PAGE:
Caring for chickens led this man to realize he could care for fellow veterans too.

Following several violent tours in Iraq, Ray Russell was diagnosed with post-traumatic stress disorder.

He had applied for services at his local Veterans Affair office, and after the diagnosis, the VA set up Russell with resources designed to help. But he always felt like he was still missing something.

At the time, he didn't think much about treatment other than what the VA offered. Instead, he spent most of his days working overtime in the restaurant industry.


"I had been working myself to not feel," he explains. "I would work 80 hours, 90 hours; there was a time when I worked 110 hours a week."

He and his family, though, had moved onto 30 acres of land in Tennessee, and while he didn't have any experience doing so, he dreamed of farming and raising animals there.

One day, on his way home from an appointment at the VA, Russell decided to buy some chickens at a tractor supply store.  

Russell on his land in Tennessee. Image via Ray Russell, used with permission.

Russell didn't know much about caring for chickens then. He didn't even have a coop for them, so he temporarily set them up to live in his basement.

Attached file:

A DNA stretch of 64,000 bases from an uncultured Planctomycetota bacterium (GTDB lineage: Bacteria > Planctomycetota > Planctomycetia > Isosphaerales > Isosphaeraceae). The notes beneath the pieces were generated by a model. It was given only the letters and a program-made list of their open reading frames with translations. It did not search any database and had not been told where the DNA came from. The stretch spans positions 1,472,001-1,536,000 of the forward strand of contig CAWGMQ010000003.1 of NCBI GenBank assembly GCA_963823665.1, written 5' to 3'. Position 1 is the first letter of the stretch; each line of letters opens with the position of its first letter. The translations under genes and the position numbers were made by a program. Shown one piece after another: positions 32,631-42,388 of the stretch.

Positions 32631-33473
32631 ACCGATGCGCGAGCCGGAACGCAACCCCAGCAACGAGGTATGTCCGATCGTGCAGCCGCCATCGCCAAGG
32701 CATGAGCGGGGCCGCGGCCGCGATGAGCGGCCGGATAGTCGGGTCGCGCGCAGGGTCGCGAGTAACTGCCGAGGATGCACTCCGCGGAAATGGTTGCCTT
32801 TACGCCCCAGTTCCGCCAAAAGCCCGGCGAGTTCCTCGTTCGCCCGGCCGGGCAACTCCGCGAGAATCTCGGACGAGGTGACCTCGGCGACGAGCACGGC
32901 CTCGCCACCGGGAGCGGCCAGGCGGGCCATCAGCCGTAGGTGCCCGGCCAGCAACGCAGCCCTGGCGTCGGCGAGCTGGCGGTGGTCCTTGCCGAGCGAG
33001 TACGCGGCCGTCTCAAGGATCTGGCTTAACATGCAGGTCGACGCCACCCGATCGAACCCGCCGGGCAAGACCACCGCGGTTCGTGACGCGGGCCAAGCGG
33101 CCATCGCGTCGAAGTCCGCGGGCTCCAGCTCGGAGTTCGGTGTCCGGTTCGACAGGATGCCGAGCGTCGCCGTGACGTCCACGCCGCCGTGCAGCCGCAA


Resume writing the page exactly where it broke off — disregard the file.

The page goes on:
Not long after this positive step forward, however, tragedy struck.

In 2013, Russell's wife, Maria, died by suicide. It was disturbingly similar to another suicide he had witnessed while serving in Iraq, and the experience amplified his PTSD symptoms significantly.

He developed a sense of hyper-vigilance or heightened alertness. He stopped sleeping, lost his restaurant job, and couldn't keep another job which was particularly difficult for him, considering he'd been working since he was 11 years old.

Russell in Iraq. Image via Ray Russell, used with permission.

What's more, his two young daughters needed him, so he felt mounting pressure to provide for his family. However, with trauma like this affecting him everyday, it started to feel impossible.

Russell knew he needed help, but he also knew the mental health services available to him through the VA weren't quite enough.

"There were things that the VA was not able to do for me, such as bringing me into a community and giving me a purpose and a focus other than just work," he says.

He knew he wasn't the only one who was struggling in this way. He'd lost several friends who'd served in the military with him to suicide. Like them, he had no idea how to help himself.

That's when Russell turned to his farm.

Without a job to occupy his time, he began clearing the overgrown land and setting it up for crops and animals. He started to teach himself what he needed to know to run a farm by watching YouTube videos.

Part of Russell's land in Tennessee. Image via Ray Russell, used with permission.

After a few months, he noticed his farmland wasn't the only thing that was improving — he was starting to feel better, too.